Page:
Friday, March 13, 2009

Reading the Entrails -- Part 2

Here's the latest Dow Jones Industrial's graph, hot off the (NY Times) press:
And here, for comparison is the Standard & Poor 500 Index, also for today:
Finally, here's the Nasdaq index for today:
Notice anything interesting about these three graphs?

Gee, they look almost identical, don't they? Now how could that be?

Well, I'm not an expert on this sort of thing, so I'm hoping someone reading here will be willing to lend us his or her expertise to explain this strange phenomenon -- because it looks awfully suspicious to me.

The Standard and Poor and the Dow Jones might be expected to have some things in common, since the Dow Jones is, I believe, a subset of the S & P. But the Nasdaq represents a completely different set of businesses, differing widely in many ways from the Blue Chips of the Dow Jones. What does it mean when the indexes of all three move up and down in lockstep like that? By all means, correct me if I'm wrong, but it looks to me like these markets are being manipulated, possibly according to a scheme similar to the one I presented in my last post, where bets are made based on the relation between the principal index and the VMA (voume moving average). If this is the case, then what does it mean when, at the end of the day, the "market" is up or down by this or that number? As far as I can tell, all it means is that this is where things stood at the time the betting window slammed shut.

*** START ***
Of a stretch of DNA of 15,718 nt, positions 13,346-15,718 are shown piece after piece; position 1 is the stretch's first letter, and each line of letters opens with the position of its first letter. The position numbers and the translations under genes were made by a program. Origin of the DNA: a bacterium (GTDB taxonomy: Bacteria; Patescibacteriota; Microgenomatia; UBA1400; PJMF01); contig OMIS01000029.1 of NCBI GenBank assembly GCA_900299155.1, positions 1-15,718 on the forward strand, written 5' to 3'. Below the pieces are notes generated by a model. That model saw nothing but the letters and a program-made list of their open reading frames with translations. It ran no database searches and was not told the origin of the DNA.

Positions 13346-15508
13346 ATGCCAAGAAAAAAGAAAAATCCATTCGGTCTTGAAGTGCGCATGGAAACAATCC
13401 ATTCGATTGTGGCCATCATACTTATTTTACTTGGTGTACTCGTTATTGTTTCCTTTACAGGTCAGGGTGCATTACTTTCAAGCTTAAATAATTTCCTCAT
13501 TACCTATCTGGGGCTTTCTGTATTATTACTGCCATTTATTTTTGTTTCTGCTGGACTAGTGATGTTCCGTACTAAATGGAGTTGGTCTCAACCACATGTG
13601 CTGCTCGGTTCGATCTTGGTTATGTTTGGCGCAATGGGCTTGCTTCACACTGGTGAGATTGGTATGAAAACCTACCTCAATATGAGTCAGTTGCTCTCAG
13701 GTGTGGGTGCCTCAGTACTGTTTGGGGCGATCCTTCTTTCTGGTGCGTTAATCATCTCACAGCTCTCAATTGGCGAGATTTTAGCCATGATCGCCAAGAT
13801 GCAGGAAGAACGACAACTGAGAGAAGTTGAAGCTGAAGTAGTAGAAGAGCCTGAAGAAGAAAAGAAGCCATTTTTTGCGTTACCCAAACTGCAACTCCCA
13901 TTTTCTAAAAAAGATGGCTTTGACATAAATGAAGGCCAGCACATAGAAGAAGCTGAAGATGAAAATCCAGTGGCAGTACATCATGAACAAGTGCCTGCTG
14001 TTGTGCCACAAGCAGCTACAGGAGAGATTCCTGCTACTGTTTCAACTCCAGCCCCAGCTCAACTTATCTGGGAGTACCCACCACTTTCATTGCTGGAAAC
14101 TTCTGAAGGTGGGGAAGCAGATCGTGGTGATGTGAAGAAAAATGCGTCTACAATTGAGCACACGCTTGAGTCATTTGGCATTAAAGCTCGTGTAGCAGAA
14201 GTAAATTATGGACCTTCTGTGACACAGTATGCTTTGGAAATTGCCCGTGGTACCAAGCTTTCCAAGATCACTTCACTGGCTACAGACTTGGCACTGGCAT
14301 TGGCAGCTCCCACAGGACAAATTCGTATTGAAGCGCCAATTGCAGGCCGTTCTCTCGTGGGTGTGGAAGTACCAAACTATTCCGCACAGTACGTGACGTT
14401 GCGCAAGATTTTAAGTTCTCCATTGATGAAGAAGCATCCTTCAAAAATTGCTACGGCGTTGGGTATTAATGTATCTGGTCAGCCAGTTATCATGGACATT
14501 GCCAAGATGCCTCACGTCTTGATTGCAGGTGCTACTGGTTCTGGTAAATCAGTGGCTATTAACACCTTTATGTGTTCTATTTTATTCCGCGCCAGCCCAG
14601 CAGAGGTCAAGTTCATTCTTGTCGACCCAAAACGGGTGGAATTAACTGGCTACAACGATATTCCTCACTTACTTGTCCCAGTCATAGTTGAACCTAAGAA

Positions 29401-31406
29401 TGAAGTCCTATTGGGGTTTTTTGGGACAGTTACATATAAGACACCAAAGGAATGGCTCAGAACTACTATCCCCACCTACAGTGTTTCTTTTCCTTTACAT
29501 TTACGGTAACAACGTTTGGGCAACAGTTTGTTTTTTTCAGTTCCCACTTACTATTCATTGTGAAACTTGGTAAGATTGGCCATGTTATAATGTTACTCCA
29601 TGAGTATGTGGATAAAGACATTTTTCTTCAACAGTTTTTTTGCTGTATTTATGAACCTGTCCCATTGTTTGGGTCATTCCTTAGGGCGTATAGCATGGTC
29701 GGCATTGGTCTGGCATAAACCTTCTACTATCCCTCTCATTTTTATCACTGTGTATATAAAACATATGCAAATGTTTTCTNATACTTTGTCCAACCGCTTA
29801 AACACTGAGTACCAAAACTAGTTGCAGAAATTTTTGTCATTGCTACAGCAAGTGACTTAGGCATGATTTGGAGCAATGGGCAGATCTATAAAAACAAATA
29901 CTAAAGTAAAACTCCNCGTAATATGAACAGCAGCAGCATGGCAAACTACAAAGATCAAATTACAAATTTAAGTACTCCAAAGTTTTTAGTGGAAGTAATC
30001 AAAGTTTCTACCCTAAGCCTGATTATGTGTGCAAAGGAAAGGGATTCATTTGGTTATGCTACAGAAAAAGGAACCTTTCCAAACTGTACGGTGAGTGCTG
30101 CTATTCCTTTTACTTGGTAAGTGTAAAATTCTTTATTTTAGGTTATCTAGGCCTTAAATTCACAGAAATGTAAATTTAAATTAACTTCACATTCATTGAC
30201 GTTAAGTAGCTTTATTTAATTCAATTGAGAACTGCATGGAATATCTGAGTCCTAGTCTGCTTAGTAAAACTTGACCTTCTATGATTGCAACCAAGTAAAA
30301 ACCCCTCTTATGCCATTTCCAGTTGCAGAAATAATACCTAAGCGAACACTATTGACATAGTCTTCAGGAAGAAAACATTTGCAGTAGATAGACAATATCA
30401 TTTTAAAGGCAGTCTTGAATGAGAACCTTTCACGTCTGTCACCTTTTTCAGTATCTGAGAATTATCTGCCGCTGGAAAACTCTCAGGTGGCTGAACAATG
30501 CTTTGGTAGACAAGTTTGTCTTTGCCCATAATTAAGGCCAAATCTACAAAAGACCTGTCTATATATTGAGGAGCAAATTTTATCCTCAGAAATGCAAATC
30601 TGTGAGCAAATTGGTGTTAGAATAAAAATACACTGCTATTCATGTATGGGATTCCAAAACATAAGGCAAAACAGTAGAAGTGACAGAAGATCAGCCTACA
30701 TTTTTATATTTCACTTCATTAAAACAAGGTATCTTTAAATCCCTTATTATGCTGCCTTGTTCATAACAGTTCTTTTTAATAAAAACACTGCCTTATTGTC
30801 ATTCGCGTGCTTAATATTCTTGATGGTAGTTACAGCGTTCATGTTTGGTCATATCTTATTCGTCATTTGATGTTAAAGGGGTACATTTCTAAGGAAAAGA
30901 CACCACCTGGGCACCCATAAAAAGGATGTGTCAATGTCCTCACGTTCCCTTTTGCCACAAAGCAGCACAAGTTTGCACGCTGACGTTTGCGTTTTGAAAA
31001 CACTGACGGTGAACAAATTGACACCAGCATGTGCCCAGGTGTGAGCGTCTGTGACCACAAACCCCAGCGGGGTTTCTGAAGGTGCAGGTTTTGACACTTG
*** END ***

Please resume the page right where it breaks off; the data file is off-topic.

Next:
Invariably the news media offer fatuous explanations of why the markets behaved as they did on any given day: "dire employment news causes market to nosedive," or "unexpected manufacturing profits boost market," etc. If these indices actually reflected anything meanigful about the business climate from day to day, then we'd expect to see significant differences between the way investors were investing in these three markets from day to day. But we don't. Keep your eye on these three indices from now on and you'll see how they're almost always in lock step, amost perfectly synchronized. Many people are acting very excited this week because the market has "gone up," which is taken as a sign of possible recovery. To me, however, it just looks like more of the same, just a lot of random gibberish, produced by some very heavy bettors manipulating the markets to sit up and beg on command.

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